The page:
|    /    |       |        |
|    /    |       |        |
|    /    |       |        |
*---------*-------*--------*
|    /    |       |        |
|    Kb   |       |   Kc   |
|    /    |       |        |
*---------*-------*--------*

I'll run through this one more time. You can have up to TWO instances of the Kite digit in the Kite box in both the row and column. There is one position in the Kite box that can't have a K and that is at the junction of the row and column Kite strings, which I've now shown as X in the amended Exemplar above. What you are trying to prove is that at least one of Ka and Kb must be True, so Kc must be False and can be eliminated.

So assume Ka is False. Since this is the only k outside of the Kite box in the row, one of k1 and k2 must be True. You don't have to know which one it is, it means that k3 and k4 are both False, so Kb must be True.

You can reverse this argument, start by assuming Kb is False and conclude that Ka must be True.

But imagine what would happen if there was a k in the Kite box at X (call it k5) . If you assume Ka is False, then one of k1, k2 and k5 must be True. You don't know which one it is, but what if it happens to be k5. Since k5 could be True and is also in the Kite column you can't definitely conclude that Kb is True, so the Kite argument collapses.

You can have one or two k's in the Kite box in the row and column and the argument would still work, for example k1 and/or k3 could be missing; k2 and k4 alone would be enough for a valid Kite pattern. Similarly k2 and/or k4 could be missing.

Leren
Leren
 
Posts: 2932
Joined: 03 June 2012

Re: Why Did This Kite Not Fly?

Postby keith » Mon Jun 06, 2016 12:53 am

With all due respect, I think you're coming at this backwards.

Please study Havard's classic post:

Strong Links for Beginners

After that, we can get on to grouped strong links, and I think your questions will be answered.

Or, looking at Leren's posts, he may be proposing an Empty Rectangle. Which is quite valid, but it is not a kite or skyscraper.

Keith
keith
2017 Supporter
 
Posts: 209
Joined: 03 April 2006

Re: Why Did This Kite Not Fly?

Postby pjb » Mon Jun 06, 2016 1:55 am

A case of barking up the wrong tree. This puzzle is quite hard if one confines oneself to kites or other kinds of chains. However, there is a beautiful swordfish of 9s at r369c379 that solves it in one. I usually check firstly for DPs and fish before embarking on chains.
Phil
pjb
2014 Supporter
 
Posts: 1724
Joined: 11 September 2011
Location: Sydney, Australia

Re: Why Did This Kite Not Fly?

Postby Kozo Kataya » Tue Jun 07, 2016 9:45 am

Wonder why not use [single digit] instead of PM which contain lots of number-digits ( too many information ?).
if table A is given, which candidates can be eliminated is easier process as shown in table B.
For instance, if r46c3 are true, r3c79 and r8c12 are true, which cause candidates c8 are all lost (=contradiction).
So, r4c1 is true in Box4 then [stte].
table C shows [*] must be eliminated without reffering any terms like kite, swordfish etc.

Code: Select all
  table A                                table B                              table C
 *---------+---------+---------*       *---------+---------+---------*       *---------+---------+---------*
 |    9    |       9 | 9  9  9 |       |    9    |       9 |         |       |    9    |       9 | *  9  * |
 | 9  9  9 |       9 | 9  9  9 |       | 9  9    |       9 |         |       | *  9  * |       9 | *  9  * |
 |       9 |         | 9     9 |       |         |         |*9    *9 |       |       9 |         | 9     9 |       
 |---------+---------+---------|       |---------+---------+---------|       |---------+---------+---------|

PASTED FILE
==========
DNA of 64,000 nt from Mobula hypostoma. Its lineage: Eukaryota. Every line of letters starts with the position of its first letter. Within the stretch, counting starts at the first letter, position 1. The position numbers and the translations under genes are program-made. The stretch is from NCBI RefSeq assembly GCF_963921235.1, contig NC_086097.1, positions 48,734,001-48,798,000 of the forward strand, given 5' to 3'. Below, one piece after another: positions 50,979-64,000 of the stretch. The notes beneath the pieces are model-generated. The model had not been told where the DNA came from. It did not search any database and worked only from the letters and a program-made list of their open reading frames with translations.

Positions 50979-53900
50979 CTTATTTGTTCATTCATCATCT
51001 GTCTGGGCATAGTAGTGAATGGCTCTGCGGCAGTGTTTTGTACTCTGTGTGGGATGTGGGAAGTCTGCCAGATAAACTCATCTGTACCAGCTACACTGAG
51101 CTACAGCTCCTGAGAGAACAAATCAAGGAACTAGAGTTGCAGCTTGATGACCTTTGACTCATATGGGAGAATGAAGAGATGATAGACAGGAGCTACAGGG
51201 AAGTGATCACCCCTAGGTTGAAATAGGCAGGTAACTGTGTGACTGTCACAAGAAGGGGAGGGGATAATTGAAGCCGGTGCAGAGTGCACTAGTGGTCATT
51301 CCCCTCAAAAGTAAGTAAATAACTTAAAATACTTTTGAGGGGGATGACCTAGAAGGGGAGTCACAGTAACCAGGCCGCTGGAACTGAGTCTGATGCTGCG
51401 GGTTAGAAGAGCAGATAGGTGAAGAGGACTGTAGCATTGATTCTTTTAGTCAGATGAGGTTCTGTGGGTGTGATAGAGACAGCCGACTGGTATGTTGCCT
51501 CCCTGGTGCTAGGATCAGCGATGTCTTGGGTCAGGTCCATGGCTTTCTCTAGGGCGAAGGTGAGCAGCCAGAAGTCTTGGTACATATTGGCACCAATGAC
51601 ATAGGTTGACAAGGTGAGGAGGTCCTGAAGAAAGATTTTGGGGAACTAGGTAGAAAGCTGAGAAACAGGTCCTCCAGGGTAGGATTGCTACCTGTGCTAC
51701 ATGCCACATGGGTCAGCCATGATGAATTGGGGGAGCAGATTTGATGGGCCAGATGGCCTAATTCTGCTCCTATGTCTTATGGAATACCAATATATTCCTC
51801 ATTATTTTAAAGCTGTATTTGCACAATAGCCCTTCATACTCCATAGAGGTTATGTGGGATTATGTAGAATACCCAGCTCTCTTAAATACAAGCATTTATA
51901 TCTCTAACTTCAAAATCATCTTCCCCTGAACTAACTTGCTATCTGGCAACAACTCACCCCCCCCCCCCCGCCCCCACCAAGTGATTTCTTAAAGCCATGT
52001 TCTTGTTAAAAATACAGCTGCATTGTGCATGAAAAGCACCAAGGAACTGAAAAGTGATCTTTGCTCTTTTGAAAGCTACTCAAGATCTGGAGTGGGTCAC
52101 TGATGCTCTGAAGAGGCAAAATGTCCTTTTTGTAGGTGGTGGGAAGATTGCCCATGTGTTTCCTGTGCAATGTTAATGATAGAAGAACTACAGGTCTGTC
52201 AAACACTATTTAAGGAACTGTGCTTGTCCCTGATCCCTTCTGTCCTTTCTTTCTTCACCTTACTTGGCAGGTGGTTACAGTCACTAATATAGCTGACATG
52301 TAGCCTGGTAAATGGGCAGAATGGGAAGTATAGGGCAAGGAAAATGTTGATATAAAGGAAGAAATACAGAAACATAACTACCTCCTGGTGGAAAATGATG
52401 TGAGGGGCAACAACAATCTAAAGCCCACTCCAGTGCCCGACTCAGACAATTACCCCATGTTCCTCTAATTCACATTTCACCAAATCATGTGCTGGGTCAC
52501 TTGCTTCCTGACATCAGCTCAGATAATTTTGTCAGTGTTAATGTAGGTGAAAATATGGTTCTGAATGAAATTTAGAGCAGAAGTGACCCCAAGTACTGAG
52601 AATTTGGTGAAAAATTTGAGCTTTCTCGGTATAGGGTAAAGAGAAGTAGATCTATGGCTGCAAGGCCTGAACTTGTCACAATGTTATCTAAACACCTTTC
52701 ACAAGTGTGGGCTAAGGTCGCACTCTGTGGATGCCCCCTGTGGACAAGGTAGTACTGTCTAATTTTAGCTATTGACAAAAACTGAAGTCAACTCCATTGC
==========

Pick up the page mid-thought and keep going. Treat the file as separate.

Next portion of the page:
| 9     9 |         | 9       |       |      *9 |         | 9       |       | 9     * |         | *       |     
 |         | 9       |         |       |         | 9       |         |       |         | 9       |         |
 |       9 |         | 9     9 |       |      *9 |         | 9     9 |       |       * |         | 9     9 |
 |---------+---------+---------|       |---------+---------+---------|       |---------+---------+---------|
 |         |    9    |         |       |         |    9    |         |       |         |    9    |         |
 | 9  9  9 |         | 9  9    |       |*9 *9    |         |         |       | *  9  * |         | *  9    |
 |       9 |         | 9     9 |       |         |         | 9     9 |       |       9 |         | 9     9 |
 *---------+---------+---------*       *---------+---------+---------*       *---------+---------+---------*


Please teach me what DPs means ?
Regards kozo
Kozo Kataya
 
Posts: 25
Joined: 06 July 2012

Re: Why Did This Kite Not Fly?

Postby Leren » Tue Jun 07, 2016 11:31 am

DP stands for Deadly Pattern and refers to any candidate pattern that would prevent a valid solution from being reached. It usually refers to Uniqueness patterns, of which there are many kinds. This is a big topic covered by many threads on this site.

The best place to start on this site is here under the heading Uniqueness Tests.

You might also like to try other sites here and here, which are more concise and suitable for a relatively painless introduction to this large topic.

Also, your table method looks like Pattern Overlay, or Templating, which you can see described here and here.

Leren
Leren
 
Posts: 2932
Joined: 03 June 2012

Re: Why Did This Kite Not Fly?

Postby Yogi » Wed Jun 08, 2016 4:58 am

Thanx again, guys. It seems that I missed the crucial point that the Kite will not work if the intersecting cell common to your two strings contains the candidate you are trying to eliminate. Leren's charts are illuminating. So I think my original rules for kite hunting are generally accurate as long as they include this proviso, and what I stated in my last post in this thread was not right. I might add that I am not disagreeing with firstly identifying strings and then looking for kiteboxes if that suits you. I have simply found that I have difficuly with that approach.

Yogi
Yogi
2017 Supporter
 
Posts: 90
Joined: 05 December 2015
Location: New Zealand

Re: Why Did This Kite Not Fly?

Postby Kozo Kataya » Wed Jun 08, 2016 7:44 am

Leren wrote:Also, your table method looks like Pattern Overlay, or Templating, which you can see described ...

It's not like Pattern Overlay or Templating. A process is as follows.

[single digit] related techniques, such as fish, empty rectangle, kite etc., are all derived from the simple reasoning.
Which you might say Uniqueness or Intersection (in Hodoku).